Interview: Michael Hession

How can the oil industry help contribute to the broader economic development of Papua New Guinea and the well-being of its citizens?

MICHAEL HESSION: One primary way is through jobs. Our company believes in local talent and is committed to developing it. Today, InterOil employs more than 1100 people in PNG, ranging from experts in drilling and logistics to community relations specialists. The overwhelming majority are locally hired, and their wages in turn support thousands of family members. Beyond that, integrated business activities in exploration, refining and distribution have not only fuelled the nation, but they have also produced millions of dollars in revenue for the government and enabled the people of PNG to benefit from their own natural resources, as they should.

What results have exploration activities shown so far in 2014, and what are the prospects for new drilling going forward?

HESSION: I am glad to say that we have started our exploration campaign, specifically drilling wells at the Raptor-1, Bobcat-1 and Wahoo-1 sites in the Gulf Province. We plan to drill up to four additional exploration and appraisal wells in cooperation with Total and Oil Search in the PRL 15 area, which contains the Elk-Antelope field – one of the largest gas discoveries in the Asia-Pacific in the past 20 years. In all, we are expecting to drill up to eight wells in this $300m drilling campaign, and I anticipate more over the next three years. The first results are expected within three months of the start of the campaign, and I can safely say that this is one of the largest drilling programs in PNG’s history.

Additionally, we have been given permits to look for oil and gas in 4m acres near the south coast of PNG, and it is our intention to explore this area to the fullest, as we see in it a large number of promising prospects and the start of a great journey for InterOil. We have been receiving countless offers for partnerships, including several major ones. Nevertheless, we feel confident in our capacity to exploit these resources, and do not see the need to farm out at this stage. There are few countries like PNG left on the planet that can boast such vast potential but that have not yet been fully licensed.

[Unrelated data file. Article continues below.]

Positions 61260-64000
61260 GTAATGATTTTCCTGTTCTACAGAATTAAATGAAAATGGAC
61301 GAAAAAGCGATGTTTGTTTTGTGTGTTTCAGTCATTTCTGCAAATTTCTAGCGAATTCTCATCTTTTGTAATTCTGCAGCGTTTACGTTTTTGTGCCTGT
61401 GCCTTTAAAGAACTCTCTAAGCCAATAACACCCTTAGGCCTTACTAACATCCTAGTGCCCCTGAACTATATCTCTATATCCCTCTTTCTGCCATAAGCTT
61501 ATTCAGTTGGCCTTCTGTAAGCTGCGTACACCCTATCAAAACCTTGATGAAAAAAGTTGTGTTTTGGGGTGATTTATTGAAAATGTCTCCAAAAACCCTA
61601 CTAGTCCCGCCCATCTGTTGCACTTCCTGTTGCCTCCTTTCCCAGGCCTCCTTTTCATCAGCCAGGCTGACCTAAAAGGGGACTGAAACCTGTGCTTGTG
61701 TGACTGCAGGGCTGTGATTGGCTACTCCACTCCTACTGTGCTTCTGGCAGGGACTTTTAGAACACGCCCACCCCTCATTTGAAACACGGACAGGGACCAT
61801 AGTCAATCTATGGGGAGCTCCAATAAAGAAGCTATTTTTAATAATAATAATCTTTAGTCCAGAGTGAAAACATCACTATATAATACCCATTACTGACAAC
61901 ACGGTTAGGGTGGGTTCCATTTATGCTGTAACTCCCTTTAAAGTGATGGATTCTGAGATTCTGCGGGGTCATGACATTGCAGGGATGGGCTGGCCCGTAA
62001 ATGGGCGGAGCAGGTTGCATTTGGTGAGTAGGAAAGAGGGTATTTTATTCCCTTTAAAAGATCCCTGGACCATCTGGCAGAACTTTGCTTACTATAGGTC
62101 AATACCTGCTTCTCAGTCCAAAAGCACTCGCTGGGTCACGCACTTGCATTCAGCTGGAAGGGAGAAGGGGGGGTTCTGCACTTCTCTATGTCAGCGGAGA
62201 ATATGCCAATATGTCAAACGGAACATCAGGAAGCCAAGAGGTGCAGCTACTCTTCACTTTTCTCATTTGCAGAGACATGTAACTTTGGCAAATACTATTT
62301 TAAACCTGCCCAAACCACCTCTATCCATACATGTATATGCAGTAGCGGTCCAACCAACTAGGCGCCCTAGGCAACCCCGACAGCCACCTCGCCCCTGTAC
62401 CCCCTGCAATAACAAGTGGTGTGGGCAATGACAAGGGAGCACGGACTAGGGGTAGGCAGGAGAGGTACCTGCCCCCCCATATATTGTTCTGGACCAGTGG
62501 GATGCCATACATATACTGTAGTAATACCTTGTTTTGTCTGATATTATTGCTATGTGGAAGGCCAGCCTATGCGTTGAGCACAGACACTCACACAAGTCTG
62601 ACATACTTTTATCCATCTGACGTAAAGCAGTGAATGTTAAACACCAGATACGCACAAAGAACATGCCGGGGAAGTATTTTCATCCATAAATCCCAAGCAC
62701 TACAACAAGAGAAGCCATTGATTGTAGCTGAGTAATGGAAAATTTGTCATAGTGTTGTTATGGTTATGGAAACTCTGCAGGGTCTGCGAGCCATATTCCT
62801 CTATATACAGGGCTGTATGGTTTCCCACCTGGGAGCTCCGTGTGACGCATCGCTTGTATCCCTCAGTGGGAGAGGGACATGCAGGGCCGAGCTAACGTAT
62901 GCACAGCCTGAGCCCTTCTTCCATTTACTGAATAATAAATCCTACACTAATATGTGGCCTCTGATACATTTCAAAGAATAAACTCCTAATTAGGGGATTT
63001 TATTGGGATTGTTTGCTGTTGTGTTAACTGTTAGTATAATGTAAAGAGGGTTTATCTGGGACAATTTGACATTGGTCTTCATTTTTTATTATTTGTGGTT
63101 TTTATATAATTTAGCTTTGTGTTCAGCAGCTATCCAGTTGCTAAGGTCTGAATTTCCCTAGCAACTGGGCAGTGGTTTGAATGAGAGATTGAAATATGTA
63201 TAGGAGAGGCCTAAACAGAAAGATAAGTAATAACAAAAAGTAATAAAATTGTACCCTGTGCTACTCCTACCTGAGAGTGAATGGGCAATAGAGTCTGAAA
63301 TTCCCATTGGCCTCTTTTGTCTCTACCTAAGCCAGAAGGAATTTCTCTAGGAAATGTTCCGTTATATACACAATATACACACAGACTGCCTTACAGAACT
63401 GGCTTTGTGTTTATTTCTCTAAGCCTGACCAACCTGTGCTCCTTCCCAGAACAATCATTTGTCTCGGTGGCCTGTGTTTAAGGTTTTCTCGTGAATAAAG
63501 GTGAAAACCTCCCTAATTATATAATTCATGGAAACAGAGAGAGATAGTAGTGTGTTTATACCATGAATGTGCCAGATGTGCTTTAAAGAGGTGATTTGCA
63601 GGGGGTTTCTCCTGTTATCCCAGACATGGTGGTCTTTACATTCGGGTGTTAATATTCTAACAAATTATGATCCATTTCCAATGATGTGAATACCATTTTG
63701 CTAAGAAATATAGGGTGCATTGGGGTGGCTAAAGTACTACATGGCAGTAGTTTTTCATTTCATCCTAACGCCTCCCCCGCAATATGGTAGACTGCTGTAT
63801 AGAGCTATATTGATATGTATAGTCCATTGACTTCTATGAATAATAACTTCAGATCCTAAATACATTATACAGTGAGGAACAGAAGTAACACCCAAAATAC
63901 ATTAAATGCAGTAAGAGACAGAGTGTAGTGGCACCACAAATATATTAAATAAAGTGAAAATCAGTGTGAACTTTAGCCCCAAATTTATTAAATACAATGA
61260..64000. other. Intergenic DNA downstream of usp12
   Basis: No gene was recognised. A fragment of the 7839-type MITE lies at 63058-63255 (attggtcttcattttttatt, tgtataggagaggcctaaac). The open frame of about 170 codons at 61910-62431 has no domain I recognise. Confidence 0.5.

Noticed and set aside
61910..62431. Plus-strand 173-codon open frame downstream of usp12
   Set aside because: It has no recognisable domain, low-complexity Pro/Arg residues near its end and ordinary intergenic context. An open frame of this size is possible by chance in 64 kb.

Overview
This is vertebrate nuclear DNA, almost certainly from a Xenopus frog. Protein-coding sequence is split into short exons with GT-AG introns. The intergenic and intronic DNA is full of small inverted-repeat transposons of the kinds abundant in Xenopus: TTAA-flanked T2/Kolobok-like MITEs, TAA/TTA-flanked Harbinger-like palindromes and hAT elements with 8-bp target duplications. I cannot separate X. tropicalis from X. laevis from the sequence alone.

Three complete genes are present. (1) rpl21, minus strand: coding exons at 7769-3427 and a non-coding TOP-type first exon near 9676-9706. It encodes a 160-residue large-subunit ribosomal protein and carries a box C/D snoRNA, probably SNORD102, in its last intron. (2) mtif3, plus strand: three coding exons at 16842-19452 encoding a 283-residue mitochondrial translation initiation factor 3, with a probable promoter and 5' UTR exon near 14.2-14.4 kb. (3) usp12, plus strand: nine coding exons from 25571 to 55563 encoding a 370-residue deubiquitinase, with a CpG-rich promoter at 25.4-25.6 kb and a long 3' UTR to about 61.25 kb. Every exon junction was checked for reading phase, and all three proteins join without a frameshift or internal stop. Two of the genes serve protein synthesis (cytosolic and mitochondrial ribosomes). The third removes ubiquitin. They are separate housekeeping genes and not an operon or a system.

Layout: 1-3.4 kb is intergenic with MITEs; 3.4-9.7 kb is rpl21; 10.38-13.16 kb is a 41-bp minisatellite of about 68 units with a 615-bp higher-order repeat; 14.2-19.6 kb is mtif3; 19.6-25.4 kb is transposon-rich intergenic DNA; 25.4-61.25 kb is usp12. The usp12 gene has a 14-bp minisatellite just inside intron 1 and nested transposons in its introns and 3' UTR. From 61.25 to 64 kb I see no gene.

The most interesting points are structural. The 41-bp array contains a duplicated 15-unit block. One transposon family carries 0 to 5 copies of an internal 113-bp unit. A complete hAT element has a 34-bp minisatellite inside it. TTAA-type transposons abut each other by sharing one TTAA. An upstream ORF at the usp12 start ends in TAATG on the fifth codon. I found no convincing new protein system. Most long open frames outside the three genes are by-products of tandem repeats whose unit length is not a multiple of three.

InterOil and Total will be cooperating for the development of the Elk-Antelope project. What is the significance of this partnership?

HESSION: Total will help bolster our seismic and drilling activities while holding a material interest in PRL 15, which presents huge opportunities for the country. The partnership could also clear the way for other joint ventures. For us, the introduction of Total to this project is a vote of confidence and a defining moment for our company’s operations in PNG.

Given InterOil’s extended history with PNG, how would you describe the long-term prospects for expanding activities in the country?

HESSION: This has been a landmark year for us. We have a new management team, a major partnership to develop a large gas field, and some significant, long-term exploration rights. A decision on PNG’s second liquefied natural gas (LNG) plant could be made within two and a half years and, if successful, shipping could begin by 2020. There is more to come. Helping PNG realise the benefits of all these developments will contribute significantly to the economy through jobs, taxes and royalties.

InterOil has been a partner to PNG for more than 17 years, through both recessions and good times, and we plan to be here for many years to come. The LNG project alone is expected to take 20-30 years to run its course. There are also a number of additional promising areas to explore, more wells to drill and we do expect to find more oil and gas. Our partnership with PNG is one that we are proud of, and the country’s future is one we are excited about.